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Hi, my name is Eve and I'm a....


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Junkie....a fo junkie, that is.

I know you all keep telling me I need to decrease my fo%.

So, I took the plunge, so to speak, and I've lowered to 10%.

I am still having some throw issues with some oils. I use 4627, 2.75" diameter salsa jars (6 oz). The wicks that I have used are low smoke zinc 44-32-18, Eco 8 and RRD 47.

I know that I may have "plunge" even lower, say 8% or (G*d help me) 6%.

Now, it occurs to me, that with 50 different oils, and various wick types, that this is a lot of wax and a lot of candles.

So, I am wondering is there a method for this type of intense testing....Like, for example making small candles with approp sized wick at various % fo, and then say, removing/replacing wick, if throw is not satisfactory? Or do I just have to toss the whole candle and start over?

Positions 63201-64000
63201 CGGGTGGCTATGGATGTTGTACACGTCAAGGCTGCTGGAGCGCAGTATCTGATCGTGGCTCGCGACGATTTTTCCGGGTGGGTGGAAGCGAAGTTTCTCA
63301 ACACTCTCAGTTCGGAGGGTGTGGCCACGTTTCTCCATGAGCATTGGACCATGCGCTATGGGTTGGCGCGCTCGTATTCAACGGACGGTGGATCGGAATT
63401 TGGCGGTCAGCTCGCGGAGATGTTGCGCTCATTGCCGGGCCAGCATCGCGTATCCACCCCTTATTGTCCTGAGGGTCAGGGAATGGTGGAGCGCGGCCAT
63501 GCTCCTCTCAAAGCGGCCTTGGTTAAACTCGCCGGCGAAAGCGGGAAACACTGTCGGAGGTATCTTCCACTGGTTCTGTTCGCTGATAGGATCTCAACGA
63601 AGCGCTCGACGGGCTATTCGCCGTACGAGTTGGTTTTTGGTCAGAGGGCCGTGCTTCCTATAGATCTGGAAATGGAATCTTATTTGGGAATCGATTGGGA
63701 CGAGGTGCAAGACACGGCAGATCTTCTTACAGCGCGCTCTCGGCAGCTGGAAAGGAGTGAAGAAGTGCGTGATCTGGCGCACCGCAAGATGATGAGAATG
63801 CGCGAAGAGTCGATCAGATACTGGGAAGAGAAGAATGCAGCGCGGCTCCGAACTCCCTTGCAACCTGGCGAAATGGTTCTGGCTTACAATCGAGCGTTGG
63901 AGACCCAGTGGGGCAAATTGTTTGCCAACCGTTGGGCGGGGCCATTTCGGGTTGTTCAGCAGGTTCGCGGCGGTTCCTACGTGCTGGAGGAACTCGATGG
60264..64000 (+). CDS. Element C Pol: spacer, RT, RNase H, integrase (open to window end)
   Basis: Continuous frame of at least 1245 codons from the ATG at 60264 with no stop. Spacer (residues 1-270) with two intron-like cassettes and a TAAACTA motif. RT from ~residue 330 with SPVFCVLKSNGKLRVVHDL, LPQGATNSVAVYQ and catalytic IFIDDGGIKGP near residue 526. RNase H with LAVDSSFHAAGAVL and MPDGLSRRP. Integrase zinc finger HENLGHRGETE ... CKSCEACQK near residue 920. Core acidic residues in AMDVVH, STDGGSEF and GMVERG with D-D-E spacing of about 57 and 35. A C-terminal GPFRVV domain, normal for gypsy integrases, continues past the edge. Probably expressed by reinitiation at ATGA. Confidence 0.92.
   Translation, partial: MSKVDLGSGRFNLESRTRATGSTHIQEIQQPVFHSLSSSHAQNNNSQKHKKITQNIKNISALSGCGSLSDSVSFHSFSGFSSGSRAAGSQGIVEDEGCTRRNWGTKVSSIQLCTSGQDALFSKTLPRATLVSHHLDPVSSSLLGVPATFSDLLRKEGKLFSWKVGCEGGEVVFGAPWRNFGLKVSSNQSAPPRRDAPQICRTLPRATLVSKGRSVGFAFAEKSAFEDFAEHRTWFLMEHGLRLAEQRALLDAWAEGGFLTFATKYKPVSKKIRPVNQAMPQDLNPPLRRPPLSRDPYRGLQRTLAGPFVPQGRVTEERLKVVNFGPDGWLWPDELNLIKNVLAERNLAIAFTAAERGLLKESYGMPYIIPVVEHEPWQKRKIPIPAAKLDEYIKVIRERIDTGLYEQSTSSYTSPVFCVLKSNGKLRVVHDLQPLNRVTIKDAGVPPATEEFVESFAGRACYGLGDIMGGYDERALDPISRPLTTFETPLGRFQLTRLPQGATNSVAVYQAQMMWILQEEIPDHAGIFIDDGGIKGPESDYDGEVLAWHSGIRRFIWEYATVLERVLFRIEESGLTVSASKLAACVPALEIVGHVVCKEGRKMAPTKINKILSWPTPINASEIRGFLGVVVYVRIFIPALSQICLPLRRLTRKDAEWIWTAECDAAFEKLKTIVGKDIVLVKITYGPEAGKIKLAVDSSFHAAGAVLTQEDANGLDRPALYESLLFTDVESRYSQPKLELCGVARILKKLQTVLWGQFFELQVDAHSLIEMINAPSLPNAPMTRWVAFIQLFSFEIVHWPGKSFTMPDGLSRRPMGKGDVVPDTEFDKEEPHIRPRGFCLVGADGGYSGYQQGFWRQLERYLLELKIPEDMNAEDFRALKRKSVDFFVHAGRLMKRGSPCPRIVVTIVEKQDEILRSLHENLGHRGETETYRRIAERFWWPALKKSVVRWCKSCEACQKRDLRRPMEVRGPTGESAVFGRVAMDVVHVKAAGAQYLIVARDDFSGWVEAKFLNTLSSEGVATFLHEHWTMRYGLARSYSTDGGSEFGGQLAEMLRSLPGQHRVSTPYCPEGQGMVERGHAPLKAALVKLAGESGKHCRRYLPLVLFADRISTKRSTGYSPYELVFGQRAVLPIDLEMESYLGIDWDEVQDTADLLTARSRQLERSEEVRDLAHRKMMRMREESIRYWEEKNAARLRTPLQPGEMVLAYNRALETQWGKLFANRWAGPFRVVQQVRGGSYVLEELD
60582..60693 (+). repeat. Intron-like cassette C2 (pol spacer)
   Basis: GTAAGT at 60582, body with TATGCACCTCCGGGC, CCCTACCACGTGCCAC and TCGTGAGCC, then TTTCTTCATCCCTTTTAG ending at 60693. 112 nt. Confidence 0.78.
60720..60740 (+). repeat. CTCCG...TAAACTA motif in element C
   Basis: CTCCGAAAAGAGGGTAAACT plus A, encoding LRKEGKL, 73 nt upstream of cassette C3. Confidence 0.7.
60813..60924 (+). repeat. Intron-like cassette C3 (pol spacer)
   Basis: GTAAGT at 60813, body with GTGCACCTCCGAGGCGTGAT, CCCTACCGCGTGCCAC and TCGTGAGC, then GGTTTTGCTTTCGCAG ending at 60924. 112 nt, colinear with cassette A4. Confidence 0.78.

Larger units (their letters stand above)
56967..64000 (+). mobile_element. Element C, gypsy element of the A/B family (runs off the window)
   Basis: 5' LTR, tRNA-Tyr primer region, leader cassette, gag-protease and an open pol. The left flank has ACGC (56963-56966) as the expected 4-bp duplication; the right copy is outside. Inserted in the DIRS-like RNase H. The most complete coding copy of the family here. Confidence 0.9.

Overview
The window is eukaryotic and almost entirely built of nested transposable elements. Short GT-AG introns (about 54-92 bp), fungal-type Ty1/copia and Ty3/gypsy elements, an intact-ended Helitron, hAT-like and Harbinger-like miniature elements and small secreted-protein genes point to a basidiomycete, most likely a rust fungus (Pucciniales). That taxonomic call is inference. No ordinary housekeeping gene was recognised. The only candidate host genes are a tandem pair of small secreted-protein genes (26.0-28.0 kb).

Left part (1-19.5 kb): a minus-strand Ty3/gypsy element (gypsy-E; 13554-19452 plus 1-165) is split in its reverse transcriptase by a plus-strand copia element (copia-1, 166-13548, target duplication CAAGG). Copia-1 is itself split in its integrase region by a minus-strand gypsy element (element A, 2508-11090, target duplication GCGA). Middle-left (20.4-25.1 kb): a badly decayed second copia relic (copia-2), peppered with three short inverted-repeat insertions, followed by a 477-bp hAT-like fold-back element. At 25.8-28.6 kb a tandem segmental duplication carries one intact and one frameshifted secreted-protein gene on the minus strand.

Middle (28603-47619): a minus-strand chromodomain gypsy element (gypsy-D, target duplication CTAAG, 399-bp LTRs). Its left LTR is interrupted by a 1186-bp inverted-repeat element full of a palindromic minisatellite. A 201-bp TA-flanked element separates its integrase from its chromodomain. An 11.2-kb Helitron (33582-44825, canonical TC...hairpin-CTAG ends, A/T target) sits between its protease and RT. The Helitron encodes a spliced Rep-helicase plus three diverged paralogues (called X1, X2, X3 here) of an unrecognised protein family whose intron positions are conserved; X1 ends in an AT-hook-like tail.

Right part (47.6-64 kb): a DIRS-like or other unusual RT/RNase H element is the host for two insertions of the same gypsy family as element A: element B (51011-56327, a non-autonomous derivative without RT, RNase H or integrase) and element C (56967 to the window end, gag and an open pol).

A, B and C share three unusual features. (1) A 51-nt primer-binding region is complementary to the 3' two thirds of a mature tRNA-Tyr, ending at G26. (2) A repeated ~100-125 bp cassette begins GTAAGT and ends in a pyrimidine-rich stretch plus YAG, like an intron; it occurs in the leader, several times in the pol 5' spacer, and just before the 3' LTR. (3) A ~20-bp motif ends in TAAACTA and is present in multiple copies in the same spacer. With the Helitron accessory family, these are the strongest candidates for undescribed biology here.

And is it safe to expect that if, for example, a small rrd threw the best in a small candle with a certain fo, that it will be the larger rrd (in the larger jar) that will do the trick?

Also, why is "curing" necessary? I did notice that with one of my candles (Black Vetyver Cafe) that didn't throw when I first made, after a few months passed it did throw. I guess it cured? Or maybe I had "candle nose" at the time? I would love to know the science behind this?

Sorry for the long question, but dammit, I want to figure this out.

Eve

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Now, it occurs to me, that with 50 different oils, and various wick types, that this is a lot of wax and a lot of candles.